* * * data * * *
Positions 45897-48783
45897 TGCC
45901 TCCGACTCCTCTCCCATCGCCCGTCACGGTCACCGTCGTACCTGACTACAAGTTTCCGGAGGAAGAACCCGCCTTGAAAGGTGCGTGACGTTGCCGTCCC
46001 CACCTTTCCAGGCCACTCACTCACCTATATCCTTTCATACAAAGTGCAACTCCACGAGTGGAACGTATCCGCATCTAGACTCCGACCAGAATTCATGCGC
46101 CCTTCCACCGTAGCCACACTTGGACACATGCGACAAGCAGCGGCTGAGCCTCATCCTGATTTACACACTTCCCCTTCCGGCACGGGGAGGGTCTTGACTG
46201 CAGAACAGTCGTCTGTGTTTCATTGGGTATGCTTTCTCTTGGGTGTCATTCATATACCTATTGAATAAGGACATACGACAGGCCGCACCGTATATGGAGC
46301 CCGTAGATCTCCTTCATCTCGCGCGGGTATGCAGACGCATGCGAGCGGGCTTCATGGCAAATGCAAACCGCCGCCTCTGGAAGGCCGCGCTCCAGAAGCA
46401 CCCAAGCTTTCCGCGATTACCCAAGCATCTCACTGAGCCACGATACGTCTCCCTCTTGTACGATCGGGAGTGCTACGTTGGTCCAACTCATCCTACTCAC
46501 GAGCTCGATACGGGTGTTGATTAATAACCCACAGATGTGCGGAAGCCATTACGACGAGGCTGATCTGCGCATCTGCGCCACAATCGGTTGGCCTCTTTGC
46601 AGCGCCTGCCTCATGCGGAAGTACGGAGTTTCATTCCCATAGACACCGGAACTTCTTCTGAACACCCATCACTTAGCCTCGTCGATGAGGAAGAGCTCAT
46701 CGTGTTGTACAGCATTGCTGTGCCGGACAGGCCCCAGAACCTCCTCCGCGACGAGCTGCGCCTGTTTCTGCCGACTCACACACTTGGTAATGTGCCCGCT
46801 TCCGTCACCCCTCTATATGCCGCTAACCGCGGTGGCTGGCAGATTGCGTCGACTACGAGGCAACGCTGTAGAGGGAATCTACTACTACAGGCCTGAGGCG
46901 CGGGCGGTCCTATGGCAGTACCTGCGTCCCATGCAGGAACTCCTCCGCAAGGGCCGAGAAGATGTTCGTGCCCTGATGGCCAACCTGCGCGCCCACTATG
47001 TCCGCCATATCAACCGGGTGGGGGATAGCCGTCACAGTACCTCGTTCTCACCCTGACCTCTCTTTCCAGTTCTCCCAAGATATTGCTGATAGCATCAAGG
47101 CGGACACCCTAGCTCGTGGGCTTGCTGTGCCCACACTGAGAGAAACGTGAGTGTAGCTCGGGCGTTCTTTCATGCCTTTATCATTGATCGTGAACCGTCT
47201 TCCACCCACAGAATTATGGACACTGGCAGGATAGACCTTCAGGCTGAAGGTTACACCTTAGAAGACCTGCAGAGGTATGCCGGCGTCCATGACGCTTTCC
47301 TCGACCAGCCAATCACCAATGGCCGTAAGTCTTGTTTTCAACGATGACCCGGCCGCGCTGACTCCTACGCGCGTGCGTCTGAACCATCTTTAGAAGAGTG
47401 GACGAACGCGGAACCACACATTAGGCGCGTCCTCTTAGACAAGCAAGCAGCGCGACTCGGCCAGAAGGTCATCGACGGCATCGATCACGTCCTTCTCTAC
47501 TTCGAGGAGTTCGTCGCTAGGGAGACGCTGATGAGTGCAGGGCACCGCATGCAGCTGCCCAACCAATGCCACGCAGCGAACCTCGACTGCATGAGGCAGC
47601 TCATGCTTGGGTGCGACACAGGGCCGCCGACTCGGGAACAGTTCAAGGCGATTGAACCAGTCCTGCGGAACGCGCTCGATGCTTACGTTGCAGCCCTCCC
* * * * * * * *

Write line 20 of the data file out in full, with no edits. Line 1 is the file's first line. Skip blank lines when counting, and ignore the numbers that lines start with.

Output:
47601 TCATGCTTGGGTGCGACACAGGGCCGCCGACTCGGGAACAGTTCAAGGCGATTGAACCAGTCCTGCGGAACGCGCTCGATGCTTACGTTGCAGCCCTCCC